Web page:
Wednesday, February 23, 2011
The Five Qualities
Hello again, NIP,
I would like to begin by apologizing for the brevity of the previous letter. With the wedding that afternoon and my inability to find the specific type of Poppycock that Erin wanted for Valentine’s Day, I was trying to write with little time. Additionally, I wanted to also discuss something further that I mentioned in the letter: the five qualities. The reason I wanted to come back and revisit this topic so soon is due to the book I recently started reading by Karen Armstrong, Twelve Steps to a Compassionate Life. Though I’ve only read the first half of the book, so much of what she has talked about in those pages explains a fundamental part of the metamorphosis that I’ve been going through. And it all begins with my daily meditation.
If you’ve been reading my letters for a while, NIP, then you know how crucial meditation has been to my personal transformation. While there are many other activities that one can pursue in order to cultivate a similar level of mental focus and control over one’s thoughts, meditation has been proven to be one of (if not “the”) most effective. I’ve been meditating for over a year now. I began slowly and over the course of a few months eventually built up my practice to 30 minutes every morning. There are lots of ways to meditate, but mine is a rather simple technique. All I do is focus on my breathing. Usually I begin with deep breaths while trying to keep my mind vacant. It sounds easier than it is, because our minds tend to be like wild beasts when we first shut our eyes. Thoughts about what you have to do that day, thoughts from the night before, thoughts about what you’re hearing in the outside world while trying to be still and silent, even random crazy memories will pop up—but you must wipe them all away. Focusing on your breath, though, makes the thoughts go away. By focusing on the sound of your breathing, the thoughts (in time) will plague you less and less. Like any other skill, the more you practice the easier it becomes. After a few minutes of focusing on the breath, you will become more relaxed physically (this works especially well if you do some light yoga before trying meditation, as the stretches help your body relax) and begin to notice the sensation in your body. Breathing will eventually get shallow, which will allow you to relax even more. For the last ten minutes or so of my meditation, however, I do start to activate my mind by honing in on what I have dubbed “the five qualities”: love, compassion, gratitude, generosity, and patience. I return to breathing deeply, yet with each breath I imagine drawing in these attributes one at a time. Breathe in love, breathe out love. Breathe in compassion, breathe out compassion. You get the idea.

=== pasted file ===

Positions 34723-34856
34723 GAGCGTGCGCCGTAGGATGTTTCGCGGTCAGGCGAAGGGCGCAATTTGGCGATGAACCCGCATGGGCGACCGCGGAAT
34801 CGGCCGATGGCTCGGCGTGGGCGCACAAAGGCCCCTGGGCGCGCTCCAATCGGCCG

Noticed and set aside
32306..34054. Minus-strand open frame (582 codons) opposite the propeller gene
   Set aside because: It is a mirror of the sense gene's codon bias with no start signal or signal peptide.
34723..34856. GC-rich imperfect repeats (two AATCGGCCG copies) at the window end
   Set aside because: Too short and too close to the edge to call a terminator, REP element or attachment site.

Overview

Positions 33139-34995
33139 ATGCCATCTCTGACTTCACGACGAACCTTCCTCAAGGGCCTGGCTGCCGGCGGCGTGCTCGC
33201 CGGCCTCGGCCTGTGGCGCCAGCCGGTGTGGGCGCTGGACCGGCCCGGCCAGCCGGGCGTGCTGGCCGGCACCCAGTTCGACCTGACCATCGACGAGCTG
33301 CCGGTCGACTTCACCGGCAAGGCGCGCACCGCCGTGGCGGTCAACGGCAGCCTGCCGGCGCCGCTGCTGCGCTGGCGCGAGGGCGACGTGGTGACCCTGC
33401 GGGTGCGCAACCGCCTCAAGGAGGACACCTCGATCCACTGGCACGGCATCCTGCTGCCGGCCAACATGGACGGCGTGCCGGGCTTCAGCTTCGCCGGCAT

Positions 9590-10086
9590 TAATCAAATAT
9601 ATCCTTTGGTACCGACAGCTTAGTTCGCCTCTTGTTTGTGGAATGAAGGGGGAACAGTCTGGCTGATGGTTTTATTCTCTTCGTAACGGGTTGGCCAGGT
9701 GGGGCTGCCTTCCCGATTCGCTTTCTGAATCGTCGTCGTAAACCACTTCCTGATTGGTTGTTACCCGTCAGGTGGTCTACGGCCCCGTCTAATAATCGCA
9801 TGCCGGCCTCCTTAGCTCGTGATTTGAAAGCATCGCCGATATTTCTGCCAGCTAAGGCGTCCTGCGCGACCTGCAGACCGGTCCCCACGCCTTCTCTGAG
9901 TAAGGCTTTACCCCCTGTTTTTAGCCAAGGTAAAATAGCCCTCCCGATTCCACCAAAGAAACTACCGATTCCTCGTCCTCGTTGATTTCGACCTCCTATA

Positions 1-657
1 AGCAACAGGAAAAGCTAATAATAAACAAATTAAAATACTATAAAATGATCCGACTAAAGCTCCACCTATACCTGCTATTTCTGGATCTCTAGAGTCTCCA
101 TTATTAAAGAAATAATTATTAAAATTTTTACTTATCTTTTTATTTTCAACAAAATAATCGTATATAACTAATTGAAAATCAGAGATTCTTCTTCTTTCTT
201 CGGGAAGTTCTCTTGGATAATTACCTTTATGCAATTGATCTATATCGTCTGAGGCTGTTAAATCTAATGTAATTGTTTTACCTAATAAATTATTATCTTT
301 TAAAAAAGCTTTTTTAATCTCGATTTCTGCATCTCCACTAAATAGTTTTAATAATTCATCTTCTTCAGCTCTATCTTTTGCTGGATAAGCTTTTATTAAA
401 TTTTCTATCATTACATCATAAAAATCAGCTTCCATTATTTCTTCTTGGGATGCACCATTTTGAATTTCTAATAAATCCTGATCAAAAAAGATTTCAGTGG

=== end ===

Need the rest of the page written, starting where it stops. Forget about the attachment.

Why these qualities, though? I’ve asked myself the same thing, NIP, and I don’t have a good answer. When I had just started my meditation practice—probably at the point when I would try to meditate for 10 straight minutes—I thought it would be a good idea to concentrate on the things I wanted to change most about myself (or at least my outward demeanor). The first one that popped into my head was patience. Anyone who has known me long enough can tell you that there is a world of difference in my levels of patience now compared to even 3 years ago. It was simple enough; all I did was focus on the word and imagined that with each breath I was becoming a more patient person. Over time I added the other four. Sometimes I’d imagine what these attributes looked like when put into action, or I would pick a single one and meditate on it for an entire week. And after consistent meditation, I really can see how these changes are occurring within me. While I don’t think these qualities are the only ones to center on, they are fairly universal. For you, NIP, there may be other qualities that you’d prefer to nurture because, functionally speaking, they may be more beneficial to breaking bad habits or some other goal. Regardless of the ones you choose, if you pay particular attention to nurture these attributes they will become stronger and more developed.